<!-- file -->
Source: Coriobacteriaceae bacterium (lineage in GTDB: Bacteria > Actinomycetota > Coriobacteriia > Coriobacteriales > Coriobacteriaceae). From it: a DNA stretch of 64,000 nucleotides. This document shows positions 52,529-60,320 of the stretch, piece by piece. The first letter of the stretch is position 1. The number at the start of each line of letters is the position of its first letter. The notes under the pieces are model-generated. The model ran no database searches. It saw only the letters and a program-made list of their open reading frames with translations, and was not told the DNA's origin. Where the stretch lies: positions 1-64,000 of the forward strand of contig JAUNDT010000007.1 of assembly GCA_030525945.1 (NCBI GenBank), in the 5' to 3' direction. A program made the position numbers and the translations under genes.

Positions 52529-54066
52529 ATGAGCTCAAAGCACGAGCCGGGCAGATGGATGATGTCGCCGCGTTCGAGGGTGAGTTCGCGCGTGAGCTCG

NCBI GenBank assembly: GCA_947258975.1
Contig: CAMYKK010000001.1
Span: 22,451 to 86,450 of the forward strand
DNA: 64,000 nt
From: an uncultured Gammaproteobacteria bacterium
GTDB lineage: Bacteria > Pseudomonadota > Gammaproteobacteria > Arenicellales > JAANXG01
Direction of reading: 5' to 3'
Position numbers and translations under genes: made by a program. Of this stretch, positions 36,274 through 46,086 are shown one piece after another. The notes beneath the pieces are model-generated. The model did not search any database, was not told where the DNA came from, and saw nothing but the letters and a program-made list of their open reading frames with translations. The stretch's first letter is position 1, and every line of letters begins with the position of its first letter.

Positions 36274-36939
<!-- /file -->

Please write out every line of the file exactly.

Source: Coriobacteriaceae bacterium (lineage in GTDB: Bacteria > Actinomycetota > Coriobacteriia > Coriobacteriales > Coriobacteriaceae). From it: a DNA stretch of 64,000 nucleotides. This document shows positions 52,529-60,320 of the stretch, piece by piece. The first letter of the stretch is position 1. The number at the start of each line of letters is the position of its first letter. The notes under the pieces are model-generated. The model ran no database searches. It saw only the letters and a program-made list of their open reading frames with translations, and was not told the DNA's origin. Where the stretch lies: positions 1-64,000 of the forward strand of contig JAUNDT010000007.1 of assembly GCA_030525945.1 (NCBI GenBank), in the 5' to 3' direction. A program made the position numbers and the translations under genes.

Positions 52529-54066
52529 ATGAGCTCAAAGCACGAGCCGGGCAGATGGATGATGTCGCCGCGTTCGAGGGTGAGTTCGCGCGTGAGCTCG

NCBI GenBank assembly: GCA_947258975.1
Contig: CAMYKK010000001.1
Span: 22,451 to 86,450 of the forward strand
DNA: 64,000 nt
From: an uncultured Gammaproteobacteria bacterium
GTDB lineage: Bacteria > Pseudomonadota > Gammaproteobacteria > Arenicellales > JAANXG01
Direction of reading: 5' to 3'
Position numbers and translations under genes: made by a program. Of this stretch, positions 36,274 through 46,086 are shown one piece after another. The notes beneath the pieces are model-generated. The model did not search any database, was not told where the DNA came from, and saw nothing but the letters and a program-made list of their open reading frames with translations. The stretch's first letter is position 1, and every line of letters begins with the position of its first letter.

Positions 36274-36939